Despite the fact that the oil crisis was a global phenomenon, Jacobs interprets it from a very narrow national perspective in which domestic partisan issues seem to trump all other considerations. Mistakenly, she explains right at the beginning that the oil embargo was announced by the Arab members of OPEC and not, as was actually the case, by the Organization of Arab Petroleum Exporting Countries (OAPEC). Arab and other producing countries’ interests are virtually absent from the book as are the U.S. diplomatic strategies, both bilateral and multilateral, to counter the crisis. The architect and main communicator of the embargo, the Saudi Arabian oil minister Sheikh Yamani, appears only three times, even though he became a highly visible figure in Western media during the embargo. Moreover, the United States was not the only target of Arab petropolitics in 1973/74; OAPEC also announced production cuts against Western European countries and Japan in order to pressure them to exert a pro-Arab influence. This caused a serious disruption in the Western alliance at a time of détente – the Cold War was not “raging” in the 1970s as Jacobs claims – but British Prime Minister Edward Heath is the only leading European politician who is mentioned in the book – and only once.
Every book needs to have a regional focus and it may seem unfair to accuse Jacobs of not having included other countries and perspectives. Yet, it is difficult to conceive of a “definitive history of the energy crisis of the 1970s,” as the publishers advertise the book, being written from a national point of view. In addition, a broader perspective might have produced a more nuanced picture even of the political developments in the United States. In her book on the oil crisis, Jacobs is most interested in the debate over price controls, which the Republican President Richard Nixon introduced and the Democrat Jimmy Carter abolished, slightly sped up by Ronald Reagan. She reconstructs the conflict over the regulation of the energy sector as a largely ideological battle between “conservative” advocates of a free market and “liberal” supporters of regulation. At no point does Jacobs actually discuss the question of whether the regulation of the energy market did indeed contribute to the energy problems in the United States. Rather, she sees “supply-side evangelists” on the march and identifies Milton Friedman as the hidden godfather of an ideological crusade against regulation (pp. 103–106). Yet, European energy experts and even social democratic politicians did not need Milton Friedman to argue that artificially low prices for oil products in the United States prevented more effective energy conservation, which, in turn, might have helped to ease the energy crunch. As Jacobs herself acknowledges, Jimmy Carter was in favor of decontrol because he saw higher prices as encouraging energy conservation (p. 165ff.). Hence, the connection between decontrolling energy prices and a broader agenda of deregulation and marketization appears to be much looser than Jacobs claims in her otherwise very recommendable book.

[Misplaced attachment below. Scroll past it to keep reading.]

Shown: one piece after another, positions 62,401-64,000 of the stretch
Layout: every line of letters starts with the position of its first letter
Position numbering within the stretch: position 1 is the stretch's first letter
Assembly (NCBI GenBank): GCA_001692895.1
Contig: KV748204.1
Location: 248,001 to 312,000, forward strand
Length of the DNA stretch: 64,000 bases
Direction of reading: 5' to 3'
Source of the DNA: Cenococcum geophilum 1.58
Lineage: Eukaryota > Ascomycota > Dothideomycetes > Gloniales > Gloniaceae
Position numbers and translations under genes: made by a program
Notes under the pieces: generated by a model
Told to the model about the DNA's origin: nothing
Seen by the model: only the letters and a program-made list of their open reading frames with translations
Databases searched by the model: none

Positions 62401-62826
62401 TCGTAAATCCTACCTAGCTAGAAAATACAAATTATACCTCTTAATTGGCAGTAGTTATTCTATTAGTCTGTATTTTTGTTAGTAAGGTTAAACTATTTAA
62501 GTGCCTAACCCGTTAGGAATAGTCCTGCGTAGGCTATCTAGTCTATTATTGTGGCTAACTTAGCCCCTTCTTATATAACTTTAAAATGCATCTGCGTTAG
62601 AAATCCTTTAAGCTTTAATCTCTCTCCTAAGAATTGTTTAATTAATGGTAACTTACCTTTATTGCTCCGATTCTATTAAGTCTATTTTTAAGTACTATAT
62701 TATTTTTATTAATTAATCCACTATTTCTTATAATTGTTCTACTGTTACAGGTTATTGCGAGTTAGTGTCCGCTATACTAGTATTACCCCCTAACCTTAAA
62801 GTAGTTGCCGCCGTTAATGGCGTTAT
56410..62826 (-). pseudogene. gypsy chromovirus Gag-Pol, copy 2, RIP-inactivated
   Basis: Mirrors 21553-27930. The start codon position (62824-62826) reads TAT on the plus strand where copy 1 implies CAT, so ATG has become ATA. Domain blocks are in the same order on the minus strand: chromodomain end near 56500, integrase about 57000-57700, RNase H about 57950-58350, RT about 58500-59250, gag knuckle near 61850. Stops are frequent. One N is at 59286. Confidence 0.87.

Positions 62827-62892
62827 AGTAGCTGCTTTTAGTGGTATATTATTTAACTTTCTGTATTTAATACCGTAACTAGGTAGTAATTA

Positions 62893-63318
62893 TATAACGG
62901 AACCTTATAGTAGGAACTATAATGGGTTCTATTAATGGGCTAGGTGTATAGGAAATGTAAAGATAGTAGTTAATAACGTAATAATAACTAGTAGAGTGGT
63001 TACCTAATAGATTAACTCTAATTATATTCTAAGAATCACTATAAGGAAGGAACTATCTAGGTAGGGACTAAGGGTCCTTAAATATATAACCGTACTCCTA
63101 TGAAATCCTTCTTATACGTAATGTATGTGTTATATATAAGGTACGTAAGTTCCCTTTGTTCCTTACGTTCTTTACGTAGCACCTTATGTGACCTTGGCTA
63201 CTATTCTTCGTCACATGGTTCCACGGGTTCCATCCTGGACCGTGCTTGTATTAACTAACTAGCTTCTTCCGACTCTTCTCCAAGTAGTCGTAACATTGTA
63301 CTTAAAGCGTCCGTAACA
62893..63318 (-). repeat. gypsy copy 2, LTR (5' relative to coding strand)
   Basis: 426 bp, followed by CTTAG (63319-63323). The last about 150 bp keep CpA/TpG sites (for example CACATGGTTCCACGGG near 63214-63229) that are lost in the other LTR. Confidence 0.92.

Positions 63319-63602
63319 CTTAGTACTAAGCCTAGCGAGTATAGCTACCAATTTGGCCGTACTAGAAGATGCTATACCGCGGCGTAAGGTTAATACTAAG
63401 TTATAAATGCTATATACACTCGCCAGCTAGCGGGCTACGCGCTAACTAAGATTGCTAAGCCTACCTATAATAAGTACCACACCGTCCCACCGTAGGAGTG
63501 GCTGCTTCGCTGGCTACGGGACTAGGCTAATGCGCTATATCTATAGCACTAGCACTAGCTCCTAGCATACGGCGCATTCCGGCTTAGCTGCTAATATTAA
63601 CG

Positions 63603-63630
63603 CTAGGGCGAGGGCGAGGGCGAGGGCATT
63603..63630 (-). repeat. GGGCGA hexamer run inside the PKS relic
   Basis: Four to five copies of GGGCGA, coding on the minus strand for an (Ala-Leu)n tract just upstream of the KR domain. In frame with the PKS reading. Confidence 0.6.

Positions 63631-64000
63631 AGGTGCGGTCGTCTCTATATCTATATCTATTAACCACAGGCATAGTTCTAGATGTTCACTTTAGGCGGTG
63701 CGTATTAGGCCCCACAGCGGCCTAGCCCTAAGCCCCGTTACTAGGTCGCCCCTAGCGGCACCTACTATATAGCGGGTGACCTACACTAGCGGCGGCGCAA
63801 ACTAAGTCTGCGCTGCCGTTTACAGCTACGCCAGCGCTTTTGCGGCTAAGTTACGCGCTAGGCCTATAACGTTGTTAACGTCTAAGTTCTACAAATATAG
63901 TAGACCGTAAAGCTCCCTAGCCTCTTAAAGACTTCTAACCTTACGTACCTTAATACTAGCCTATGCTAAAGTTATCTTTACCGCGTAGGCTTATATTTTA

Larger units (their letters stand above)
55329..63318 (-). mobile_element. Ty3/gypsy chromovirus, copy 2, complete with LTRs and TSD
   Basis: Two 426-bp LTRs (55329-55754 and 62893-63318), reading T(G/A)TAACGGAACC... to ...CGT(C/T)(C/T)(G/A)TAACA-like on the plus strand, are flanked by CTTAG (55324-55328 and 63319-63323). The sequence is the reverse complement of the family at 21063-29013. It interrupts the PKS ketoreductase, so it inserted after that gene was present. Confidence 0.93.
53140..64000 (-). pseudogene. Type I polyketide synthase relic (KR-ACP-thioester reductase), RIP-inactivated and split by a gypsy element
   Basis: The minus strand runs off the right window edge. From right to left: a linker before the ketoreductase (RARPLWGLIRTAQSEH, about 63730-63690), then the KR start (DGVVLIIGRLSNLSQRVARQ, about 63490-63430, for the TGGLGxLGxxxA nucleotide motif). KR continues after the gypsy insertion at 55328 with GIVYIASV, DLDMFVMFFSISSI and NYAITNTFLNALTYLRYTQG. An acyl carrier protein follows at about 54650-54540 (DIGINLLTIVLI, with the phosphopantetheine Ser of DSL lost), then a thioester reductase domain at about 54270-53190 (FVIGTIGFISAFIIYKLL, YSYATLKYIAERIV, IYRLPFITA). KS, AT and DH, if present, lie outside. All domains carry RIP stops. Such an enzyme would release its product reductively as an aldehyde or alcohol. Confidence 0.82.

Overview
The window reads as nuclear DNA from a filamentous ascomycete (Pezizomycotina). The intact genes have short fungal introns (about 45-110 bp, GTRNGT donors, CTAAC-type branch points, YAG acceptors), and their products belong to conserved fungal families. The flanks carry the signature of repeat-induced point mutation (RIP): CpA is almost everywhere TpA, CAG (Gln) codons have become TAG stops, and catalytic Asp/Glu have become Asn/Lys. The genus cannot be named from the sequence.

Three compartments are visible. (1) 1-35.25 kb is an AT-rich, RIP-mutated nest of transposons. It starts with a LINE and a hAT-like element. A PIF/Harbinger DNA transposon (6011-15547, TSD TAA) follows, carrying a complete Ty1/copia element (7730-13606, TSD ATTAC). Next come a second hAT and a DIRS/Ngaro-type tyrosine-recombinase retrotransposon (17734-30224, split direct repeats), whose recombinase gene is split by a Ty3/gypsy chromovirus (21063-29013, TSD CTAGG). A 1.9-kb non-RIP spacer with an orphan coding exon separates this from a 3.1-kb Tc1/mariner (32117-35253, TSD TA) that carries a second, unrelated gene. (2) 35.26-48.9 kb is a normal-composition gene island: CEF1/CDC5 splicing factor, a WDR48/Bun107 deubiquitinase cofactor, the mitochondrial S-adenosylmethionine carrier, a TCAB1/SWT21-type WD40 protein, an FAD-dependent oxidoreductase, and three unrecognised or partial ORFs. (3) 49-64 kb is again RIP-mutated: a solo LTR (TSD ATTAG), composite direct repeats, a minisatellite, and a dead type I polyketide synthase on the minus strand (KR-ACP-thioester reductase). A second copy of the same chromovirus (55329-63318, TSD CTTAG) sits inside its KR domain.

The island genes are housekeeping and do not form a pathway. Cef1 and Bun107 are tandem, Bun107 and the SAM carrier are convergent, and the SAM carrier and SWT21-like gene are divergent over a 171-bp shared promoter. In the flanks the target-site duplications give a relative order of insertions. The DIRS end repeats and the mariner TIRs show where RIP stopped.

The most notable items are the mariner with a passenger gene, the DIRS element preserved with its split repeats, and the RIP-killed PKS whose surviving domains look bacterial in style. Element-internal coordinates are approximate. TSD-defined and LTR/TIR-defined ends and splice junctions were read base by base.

As an introduction to the complicated price-control system, however, I would still recommend Richard H. Vietor’s Energy Policy in America since 1945: A Study of Business–Government Relations, Cambridge 1984.